John Magnago, who spent about seven years at St. Joseph’s, says the past few years, where he’s connected with other St. Joseph’s victims and learned more about what happened at the orphanage, has been healing for him.

He also supports changes to Vermont's law that would allow people who have been in foster care to learn more about their past.

“If the lawyers can get ahold of that information, and the criminals, whatever you call those, the abusers, I think the adopted person should absolutely have the first right, if any right, to their records,” Magnago said. “Not these abusers who are getting a lawyer to defend themselves, they know what’s going on. We don’t know what’s going on. You know our neighbors could have been the one who abused us. But we don’t have records. We can’t defend ourselves. We’re lost.”

Each child that’s placed in the foster care system has a different story, and history, and the accuracy and extent of past records can depend on the parents, how often they moved, and the laws that were in place when they entered the system.

“So there’s a lot of stuff that I believe is in my record, and in my files, that I don’t know, and will probably never know, unless I read it myself. And it would be nice to have an understanding of what actually happened, because I only remember bits and pieces."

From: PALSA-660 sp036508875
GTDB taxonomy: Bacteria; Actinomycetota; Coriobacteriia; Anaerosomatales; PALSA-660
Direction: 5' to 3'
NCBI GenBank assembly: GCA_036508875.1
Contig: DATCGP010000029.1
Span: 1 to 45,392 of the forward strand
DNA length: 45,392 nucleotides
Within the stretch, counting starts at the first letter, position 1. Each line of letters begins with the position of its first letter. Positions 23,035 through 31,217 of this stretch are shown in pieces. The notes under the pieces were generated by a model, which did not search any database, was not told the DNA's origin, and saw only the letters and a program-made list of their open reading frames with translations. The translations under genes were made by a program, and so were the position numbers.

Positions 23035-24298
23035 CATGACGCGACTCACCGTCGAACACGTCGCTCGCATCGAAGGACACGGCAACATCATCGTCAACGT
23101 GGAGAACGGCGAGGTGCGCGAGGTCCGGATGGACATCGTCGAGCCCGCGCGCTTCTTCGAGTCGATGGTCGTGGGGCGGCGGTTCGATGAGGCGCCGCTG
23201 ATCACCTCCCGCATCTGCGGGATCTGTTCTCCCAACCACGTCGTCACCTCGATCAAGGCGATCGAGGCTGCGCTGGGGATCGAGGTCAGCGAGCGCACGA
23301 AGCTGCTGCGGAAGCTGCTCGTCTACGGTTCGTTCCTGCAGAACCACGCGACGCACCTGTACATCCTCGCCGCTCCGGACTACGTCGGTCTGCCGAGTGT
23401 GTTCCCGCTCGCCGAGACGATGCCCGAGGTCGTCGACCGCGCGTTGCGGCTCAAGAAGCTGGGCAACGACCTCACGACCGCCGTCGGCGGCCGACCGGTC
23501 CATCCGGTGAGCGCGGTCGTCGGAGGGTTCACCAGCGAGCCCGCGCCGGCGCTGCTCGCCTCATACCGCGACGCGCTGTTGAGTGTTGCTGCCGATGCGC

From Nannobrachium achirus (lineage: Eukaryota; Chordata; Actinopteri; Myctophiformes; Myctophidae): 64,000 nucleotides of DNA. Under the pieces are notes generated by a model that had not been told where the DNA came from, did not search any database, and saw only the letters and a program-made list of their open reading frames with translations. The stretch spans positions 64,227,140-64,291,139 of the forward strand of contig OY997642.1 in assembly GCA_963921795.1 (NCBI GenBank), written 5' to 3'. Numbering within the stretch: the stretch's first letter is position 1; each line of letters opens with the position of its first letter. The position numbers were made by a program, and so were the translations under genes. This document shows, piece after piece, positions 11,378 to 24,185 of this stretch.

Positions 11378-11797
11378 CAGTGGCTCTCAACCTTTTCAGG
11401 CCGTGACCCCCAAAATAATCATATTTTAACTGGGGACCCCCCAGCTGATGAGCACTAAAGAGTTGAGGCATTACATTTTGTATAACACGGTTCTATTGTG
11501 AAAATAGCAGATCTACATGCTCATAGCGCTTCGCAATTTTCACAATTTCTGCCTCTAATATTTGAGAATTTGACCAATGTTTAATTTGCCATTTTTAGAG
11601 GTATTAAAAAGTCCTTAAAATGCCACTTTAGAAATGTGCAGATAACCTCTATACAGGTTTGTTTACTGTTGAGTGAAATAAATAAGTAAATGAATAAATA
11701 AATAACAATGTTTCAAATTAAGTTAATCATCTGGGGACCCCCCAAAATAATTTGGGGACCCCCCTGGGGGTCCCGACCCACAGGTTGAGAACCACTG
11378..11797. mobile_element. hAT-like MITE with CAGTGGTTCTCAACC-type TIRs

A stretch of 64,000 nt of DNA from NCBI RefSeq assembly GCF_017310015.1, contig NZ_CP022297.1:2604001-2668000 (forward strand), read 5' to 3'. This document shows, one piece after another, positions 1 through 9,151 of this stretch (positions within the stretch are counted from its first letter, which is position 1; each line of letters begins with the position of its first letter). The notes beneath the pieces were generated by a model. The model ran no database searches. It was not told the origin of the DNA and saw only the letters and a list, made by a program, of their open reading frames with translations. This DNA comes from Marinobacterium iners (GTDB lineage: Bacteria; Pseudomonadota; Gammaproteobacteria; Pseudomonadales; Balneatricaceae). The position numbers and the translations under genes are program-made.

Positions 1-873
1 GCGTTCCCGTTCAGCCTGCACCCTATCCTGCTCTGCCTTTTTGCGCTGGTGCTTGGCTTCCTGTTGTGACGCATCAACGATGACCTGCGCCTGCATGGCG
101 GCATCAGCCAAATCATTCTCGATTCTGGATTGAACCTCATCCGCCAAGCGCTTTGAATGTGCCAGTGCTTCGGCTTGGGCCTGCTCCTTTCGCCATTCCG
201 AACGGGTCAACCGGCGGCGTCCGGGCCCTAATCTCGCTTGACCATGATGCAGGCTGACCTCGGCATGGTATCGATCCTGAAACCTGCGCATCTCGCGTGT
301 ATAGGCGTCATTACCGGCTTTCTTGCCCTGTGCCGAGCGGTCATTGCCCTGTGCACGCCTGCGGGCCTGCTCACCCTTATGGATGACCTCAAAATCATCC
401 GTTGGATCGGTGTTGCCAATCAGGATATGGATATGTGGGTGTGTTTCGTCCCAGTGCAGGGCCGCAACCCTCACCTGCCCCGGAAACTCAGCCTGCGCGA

Justyce Callisto, who was in the foster care system as a child

Justyce Callisto, who is 24 and lives in St. Albans, says there is a lot about their past they are trying to understand.

“I’ve gone through a lot of trauma, neglect, abuse, both physically, mentally, emotionally and sexually,” they said. “In the time that I was in foster care, I actually ended up moving 23 times, from foster homes to group homes to respite homes to inpatient facilities, because my mental health wasn’t the greatest.”

A black and white photo of a young person smiling.
Courtesy
Justyce Callisto says being able to access their records from the past will help them move forward.

Callisto has been trying to access what records are available, and says whatever little bits of the past are revealed, however hard they are to face, helps move things forward.

“So there’s a lot of stuff that I believe is in my record, and in my files, that I don’t know, and will probably never know, unless I read it myself,” they said. “And it would be nice to have an understanding of what actually happened, because I only remember bits and pieces. I don’t remember exact things anymore, which isn’t very beneficial for therapy. Because I am in therapy for everything that has happened to me, and for my mental health now, because of all of it. But I can’t really, you know, move on, move past it, when I don’t know all of it.”

For Callisto, it means everything from understanding more about their medical history, to trying to track down details about their past, and about the memories and stories that get lost among all of the moves and trauma of being in the foster care system.

“I think the biggest reason is we're adults,” they said. “We should have that choice, because it literally is a file about us, you know, and about our lives, and about what we went through. So I feel like it's just common sense that we should have access to it.”

Callisto says there is no way to retrieve the lost time, or go back. You can only go forward with the knowledge you have and the lessons you've learned.

Have questions, comments or tips? Send us a message.

Howard Weiss-Tisman is Vermont Public’s southern Vermont reporter, but sometimes the story takes him to other parts of the state.